Friday, October 26, 2012

Depression era parents?

 Oh yeahhhhhh. Thrift may have been (almost) a higher virtue than even Christian charity in our home.

Mom and Dad were born in '22 and '25 respectively. If you grew up as the child of one of these Greatest Generation, I'll bet we have a lot of stories, sayings and experiences in common.

Boxes of scrap string and paper.
Drawers of fabric remnants.  Drawers of fabric scraps to small to fold but rolled and tied.

Cookie tins full of shoe strings.
Cookie tins full of buttons.
Cookie tins full of zippers.
All salvaged from clothing that was too worn for the Salvation Army.

Socks with patches on patches on patches. Socks patched until they couldn't be patched no more.

School pants with knee patches ironed on.
School pants with reinforced panels sew in.
School pants with both knee patches ironed, sew in  over reinforced panels sew in.
 (mom was a terrific seamstress and made even pant patches look really nice).

Sweaters and vests knitted by Gramma for Xmas gifts.
Sweaters and vests sent back to G'ma when they got snagged or became too small. G'ma would pull them out to the flaw and reknit completely instead of doing a spot repair. If they were too small she'd pull the knitting out completely and reknit to larger size.
"Penny wise, Pound saved."
"A penny saved is a penny earned."
"Waste not want not."
"A stitch in time saves nine."
"Clean your plate there's kids starving in China."
"Be a good steward, it's the Lord's money."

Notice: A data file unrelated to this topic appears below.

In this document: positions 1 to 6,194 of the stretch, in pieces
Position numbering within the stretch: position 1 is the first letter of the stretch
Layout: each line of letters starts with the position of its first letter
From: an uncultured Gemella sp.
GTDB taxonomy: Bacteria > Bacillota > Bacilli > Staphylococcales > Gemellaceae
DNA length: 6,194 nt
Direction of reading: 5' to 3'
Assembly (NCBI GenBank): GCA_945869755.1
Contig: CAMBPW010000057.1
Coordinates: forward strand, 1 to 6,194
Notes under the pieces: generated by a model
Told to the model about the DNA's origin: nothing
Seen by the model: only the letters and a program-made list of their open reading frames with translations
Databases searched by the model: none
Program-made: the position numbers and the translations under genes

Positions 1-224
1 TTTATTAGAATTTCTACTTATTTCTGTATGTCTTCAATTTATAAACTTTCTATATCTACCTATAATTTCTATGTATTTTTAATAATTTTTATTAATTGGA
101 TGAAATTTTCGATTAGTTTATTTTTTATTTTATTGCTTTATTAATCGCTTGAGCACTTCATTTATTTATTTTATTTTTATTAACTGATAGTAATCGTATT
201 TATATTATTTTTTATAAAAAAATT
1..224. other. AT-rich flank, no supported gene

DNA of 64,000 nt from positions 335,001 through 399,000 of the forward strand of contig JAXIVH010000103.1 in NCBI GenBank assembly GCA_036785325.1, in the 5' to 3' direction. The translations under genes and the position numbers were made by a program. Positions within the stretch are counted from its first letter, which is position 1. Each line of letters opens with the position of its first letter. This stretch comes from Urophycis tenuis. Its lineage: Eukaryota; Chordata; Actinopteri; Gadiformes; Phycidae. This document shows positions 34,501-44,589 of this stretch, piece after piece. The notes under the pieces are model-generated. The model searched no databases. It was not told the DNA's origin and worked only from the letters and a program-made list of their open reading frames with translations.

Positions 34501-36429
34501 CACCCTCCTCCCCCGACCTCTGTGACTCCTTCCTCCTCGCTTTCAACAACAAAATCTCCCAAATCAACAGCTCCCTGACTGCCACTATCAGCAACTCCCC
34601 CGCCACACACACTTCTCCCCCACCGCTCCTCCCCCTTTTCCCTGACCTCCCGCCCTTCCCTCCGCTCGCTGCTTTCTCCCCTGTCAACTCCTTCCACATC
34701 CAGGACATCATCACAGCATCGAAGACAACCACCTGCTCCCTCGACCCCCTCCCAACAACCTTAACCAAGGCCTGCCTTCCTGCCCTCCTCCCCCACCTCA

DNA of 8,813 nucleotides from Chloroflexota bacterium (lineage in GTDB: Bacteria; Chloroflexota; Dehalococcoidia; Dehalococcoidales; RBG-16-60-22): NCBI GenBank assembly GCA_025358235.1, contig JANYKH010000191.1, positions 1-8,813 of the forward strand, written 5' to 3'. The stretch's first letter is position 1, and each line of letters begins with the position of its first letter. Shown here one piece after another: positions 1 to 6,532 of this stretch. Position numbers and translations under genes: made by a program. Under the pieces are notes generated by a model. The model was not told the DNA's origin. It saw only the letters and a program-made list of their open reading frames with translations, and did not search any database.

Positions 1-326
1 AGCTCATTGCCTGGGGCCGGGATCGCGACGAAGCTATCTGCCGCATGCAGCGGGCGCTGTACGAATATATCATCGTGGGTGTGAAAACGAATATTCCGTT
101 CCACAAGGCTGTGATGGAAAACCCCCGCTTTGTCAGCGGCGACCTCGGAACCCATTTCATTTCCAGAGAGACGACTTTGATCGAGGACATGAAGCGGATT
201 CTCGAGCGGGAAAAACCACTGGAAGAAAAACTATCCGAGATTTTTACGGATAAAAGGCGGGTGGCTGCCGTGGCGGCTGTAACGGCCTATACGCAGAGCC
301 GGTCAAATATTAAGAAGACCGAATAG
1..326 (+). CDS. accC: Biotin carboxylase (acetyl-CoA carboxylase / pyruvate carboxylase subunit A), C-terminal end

....and when in the rare event Mom was finally done with some leftovers and it was time to toss them,
"Feed it to the starvin' Armenians!"
Add to those the words of wisdom passed down later in life as our earning/saving years commenced:

"Work as hard spending your money as you do earning it"
"Pay yourself first" -- after you give "first fruits" to the Lord because...
"You can't outgive God."

Looking back, it's easy to see where those values grew from.
Dad was born in a farm house in Iowa.

They lived on what they grew on the farm
+ $2-3/week from surplus eggs and dairy sold in town
 + barter from the sorghum mill
+ barter from Grandpa's horsetraining.
Grandpa had something of an alliance with his brother, blacksmith Uncle Charlie, on the next farm up. Between the two of them they had a turnkey service going -- take care of your horse, shoeing, wagon wheels and such.

Mom immigrated from Scotland at age 5 (1927) aboard SS Leviathan.

The Scots in America. /heh/   Oh boy...

You've heard of the Grand Canyon? One day a wandering Scotsman dropped a ha' penny in a gopher hole.... Yeah, well...   The rest is history.

G'ma Euphemia McLean was widowed a couple years later leaving her with 4 kids and her 2 elderly parents to provide for in Newton, MA. She made do first as a wash lady and seamstress. The kids hauled and delivered laundry after school. Later she got a position as maid in a well off Boston MD's home that she held till retiring -- but she never stopped taking in sewing work.

You know...
I might just have to get daughter #1 a sewing machine for Christmas. Recently she's shown evidence of the McLean sewing gene surfacing...